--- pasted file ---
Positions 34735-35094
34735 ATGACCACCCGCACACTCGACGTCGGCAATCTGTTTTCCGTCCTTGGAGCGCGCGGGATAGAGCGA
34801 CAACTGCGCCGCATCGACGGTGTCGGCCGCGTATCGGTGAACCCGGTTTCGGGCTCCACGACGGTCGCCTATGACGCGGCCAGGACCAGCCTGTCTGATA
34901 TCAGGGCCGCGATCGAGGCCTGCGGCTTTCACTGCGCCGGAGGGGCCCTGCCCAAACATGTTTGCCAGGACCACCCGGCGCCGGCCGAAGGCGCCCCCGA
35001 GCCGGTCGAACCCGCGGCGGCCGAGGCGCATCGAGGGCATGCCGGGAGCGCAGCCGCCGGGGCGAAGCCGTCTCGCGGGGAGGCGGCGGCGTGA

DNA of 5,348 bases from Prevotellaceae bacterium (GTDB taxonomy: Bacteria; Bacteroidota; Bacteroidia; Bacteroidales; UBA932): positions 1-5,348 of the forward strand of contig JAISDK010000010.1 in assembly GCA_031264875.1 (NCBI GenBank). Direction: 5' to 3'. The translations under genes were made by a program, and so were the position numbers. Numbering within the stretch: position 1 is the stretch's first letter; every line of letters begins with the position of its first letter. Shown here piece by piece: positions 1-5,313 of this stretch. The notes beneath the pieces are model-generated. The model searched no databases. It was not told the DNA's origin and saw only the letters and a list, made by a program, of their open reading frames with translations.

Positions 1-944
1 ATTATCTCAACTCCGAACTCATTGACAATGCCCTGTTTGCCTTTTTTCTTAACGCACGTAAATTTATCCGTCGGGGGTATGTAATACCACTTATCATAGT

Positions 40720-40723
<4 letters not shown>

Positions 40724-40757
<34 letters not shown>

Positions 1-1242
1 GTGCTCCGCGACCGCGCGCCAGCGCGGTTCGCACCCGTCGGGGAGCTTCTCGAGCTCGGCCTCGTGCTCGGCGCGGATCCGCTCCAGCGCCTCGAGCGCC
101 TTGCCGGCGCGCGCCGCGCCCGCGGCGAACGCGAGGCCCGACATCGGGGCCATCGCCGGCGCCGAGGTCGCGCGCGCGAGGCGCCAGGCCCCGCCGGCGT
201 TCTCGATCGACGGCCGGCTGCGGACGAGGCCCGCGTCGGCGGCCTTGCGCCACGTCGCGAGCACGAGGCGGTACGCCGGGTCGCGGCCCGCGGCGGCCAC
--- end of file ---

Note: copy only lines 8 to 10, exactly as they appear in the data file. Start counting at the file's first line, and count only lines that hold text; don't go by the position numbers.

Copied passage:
1 ATTATCTCAACTCCGAACTCATTGACAATGCCCTGTTTGCCTTTTTTCTTAACGCACGTAAATTTATCCGTCGGGGGTATGTAATACCACTTATCATAGT

Positions 40720-40723
<4 letters not shown>